If you live in Scotland, or abroad for that matter, it is hard to ever escape the constant presence of agitated nationalists when looking at Scottish politics. There is no increased tepidness to the issue of independence and rumours have been abounding that the SNP Holyrood manifesto will include a commitment to a second independence reference if London doesn’t give the Scottish Parliament a fiscal framework that the SNP administration in Edinburgh is happy with.
It’s a situation which can’t last, not least because it is fraught with several threats to actually solving Scottish issues beyond constitutional debates. By not having settled the constitutional question, many pressing issues of national importance (declining educational standards, the NHS) are being side-tracked by the ‘grander issue’. As Scotland is now only months away from Scottish Parliamentary elections it is worthwhile looking at the SNP and its support, and why the opposition parties so far have been unsuccessful in quelling the ‘yellow wave’.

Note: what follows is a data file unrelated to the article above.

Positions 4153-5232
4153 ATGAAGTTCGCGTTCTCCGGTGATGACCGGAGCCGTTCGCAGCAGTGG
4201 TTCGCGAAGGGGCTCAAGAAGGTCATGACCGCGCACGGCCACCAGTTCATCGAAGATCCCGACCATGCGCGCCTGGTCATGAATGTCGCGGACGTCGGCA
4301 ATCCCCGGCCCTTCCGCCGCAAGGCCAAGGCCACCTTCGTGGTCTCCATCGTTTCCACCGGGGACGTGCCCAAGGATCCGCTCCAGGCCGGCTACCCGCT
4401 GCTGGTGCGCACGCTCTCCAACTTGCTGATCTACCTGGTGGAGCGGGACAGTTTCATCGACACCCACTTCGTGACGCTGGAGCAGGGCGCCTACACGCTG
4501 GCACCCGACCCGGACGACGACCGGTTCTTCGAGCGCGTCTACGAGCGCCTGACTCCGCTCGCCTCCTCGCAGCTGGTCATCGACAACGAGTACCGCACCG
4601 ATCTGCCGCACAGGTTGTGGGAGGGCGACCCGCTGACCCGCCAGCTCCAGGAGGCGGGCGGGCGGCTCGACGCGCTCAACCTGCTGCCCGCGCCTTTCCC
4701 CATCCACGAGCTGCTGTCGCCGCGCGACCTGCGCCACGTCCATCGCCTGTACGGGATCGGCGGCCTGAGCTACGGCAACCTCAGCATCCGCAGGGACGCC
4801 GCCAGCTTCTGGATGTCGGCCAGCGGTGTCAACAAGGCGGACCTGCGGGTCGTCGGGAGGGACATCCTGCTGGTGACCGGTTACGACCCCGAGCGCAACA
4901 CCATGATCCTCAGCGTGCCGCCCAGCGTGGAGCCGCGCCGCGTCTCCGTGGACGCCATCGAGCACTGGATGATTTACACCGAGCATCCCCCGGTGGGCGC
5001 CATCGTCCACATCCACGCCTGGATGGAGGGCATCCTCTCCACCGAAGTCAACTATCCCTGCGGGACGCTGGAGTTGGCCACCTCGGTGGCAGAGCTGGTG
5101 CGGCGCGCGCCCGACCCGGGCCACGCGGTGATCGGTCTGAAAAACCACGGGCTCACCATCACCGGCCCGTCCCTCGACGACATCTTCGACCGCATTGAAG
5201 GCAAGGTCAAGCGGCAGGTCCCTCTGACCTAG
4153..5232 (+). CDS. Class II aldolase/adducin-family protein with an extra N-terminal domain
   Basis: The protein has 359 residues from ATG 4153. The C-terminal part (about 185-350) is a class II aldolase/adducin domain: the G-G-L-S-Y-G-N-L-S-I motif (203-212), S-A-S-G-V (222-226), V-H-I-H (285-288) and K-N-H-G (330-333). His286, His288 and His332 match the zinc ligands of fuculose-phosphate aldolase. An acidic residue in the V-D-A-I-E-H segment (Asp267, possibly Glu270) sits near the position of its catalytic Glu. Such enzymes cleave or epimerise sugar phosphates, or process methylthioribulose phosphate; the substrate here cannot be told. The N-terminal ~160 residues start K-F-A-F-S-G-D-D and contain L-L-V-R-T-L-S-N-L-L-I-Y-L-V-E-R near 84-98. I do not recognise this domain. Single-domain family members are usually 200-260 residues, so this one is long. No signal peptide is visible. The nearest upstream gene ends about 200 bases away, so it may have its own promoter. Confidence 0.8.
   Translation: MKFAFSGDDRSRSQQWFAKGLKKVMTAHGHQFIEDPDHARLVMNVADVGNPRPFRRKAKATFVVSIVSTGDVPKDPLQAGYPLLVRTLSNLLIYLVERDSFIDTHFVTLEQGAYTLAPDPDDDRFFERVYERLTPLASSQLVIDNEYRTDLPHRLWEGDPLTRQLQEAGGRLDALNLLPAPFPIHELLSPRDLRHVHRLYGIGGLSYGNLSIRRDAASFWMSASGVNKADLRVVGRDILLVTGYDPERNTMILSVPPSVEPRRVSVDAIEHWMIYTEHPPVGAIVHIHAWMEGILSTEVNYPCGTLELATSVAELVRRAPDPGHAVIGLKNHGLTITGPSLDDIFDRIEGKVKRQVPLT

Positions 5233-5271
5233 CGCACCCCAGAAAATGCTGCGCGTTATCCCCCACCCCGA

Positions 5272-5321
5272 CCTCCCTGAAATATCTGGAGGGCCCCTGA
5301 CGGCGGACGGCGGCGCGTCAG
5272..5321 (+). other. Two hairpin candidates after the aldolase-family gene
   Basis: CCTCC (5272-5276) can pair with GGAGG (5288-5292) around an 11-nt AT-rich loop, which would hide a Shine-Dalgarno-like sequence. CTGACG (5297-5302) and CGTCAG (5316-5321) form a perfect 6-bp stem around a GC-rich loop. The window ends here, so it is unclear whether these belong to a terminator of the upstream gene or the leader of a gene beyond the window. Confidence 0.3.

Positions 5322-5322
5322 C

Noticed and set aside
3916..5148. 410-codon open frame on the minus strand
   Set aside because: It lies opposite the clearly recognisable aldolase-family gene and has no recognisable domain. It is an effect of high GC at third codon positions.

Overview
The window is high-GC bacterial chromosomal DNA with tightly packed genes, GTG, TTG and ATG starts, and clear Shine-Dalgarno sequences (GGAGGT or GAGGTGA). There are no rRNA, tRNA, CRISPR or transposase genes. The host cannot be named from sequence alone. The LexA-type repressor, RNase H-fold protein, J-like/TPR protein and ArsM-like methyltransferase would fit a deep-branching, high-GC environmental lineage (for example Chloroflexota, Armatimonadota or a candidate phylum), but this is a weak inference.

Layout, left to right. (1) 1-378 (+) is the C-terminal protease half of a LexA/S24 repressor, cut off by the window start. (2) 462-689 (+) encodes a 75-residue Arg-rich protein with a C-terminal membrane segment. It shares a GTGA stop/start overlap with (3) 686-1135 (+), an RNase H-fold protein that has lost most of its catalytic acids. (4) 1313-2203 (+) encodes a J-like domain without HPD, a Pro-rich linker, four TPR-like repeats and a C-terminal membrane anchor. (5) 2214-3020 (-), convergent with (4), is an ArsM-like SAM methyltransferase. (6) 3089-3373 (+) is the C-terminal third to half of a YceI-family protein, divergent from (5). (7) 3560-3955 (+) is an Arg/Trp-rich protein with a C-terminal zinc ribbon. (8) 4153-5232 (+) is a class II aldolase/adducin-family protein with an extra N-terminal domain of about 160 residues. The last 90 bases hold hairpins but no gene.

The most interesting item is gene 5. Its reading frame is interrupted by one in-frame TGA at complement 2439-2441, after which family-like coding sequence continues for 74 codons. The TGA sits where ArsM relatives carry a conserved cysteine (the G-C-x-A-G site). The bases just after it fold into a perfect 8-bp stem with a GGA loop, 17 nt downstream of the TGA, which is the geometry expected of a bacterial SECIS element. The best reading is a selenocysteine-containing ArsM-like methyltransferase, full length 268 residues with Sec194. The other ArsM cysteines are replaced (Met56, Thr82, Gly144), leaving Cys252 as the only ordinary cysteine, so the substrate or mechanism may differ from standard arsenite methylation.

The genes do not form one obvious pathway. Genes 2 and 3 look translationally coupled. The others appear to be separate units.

The SNP has been successful in creating a narrative of ‘us and them’ – Scotland versus England. If someone living abroad just tapped into the public debate one could not blame them for thinking that most of the Scottish people would be ardent nationalists. However, this does not correspond with the facts on the ground.
Subsequent editions of the Scottish Social Attitudes Survey show a clear trend. Since the advent of devolution with the (re)convening of the Scottish Parliament the percentage of people identifying themselves as ‘Scottish, not British’ has actually declined by more than 30%. A vote for the SNP is clearly not governed on the basis of national identity alone. This shows, contrary to the evident strategies – especially Scottish Labour – focusing on identity politics is not going to cut it.
Unless Scotland moves away from identity politics – which plays straight into the narrative of the SNP – the United Kingdom might soon find itself having lost its northernmost part. The Scottish Government must be held accountable by the opposition and be challenged where it fails the Scottish people. By trying to compete about who is the least Unionist (Labour) or the most (Scottish Conservatives) the narrative is in the nationalist’s ballpark. This makes it impossible to settle the constitutional debate that really was closed in September of 2014. By failing to do so, the politics of Scotland fails its people.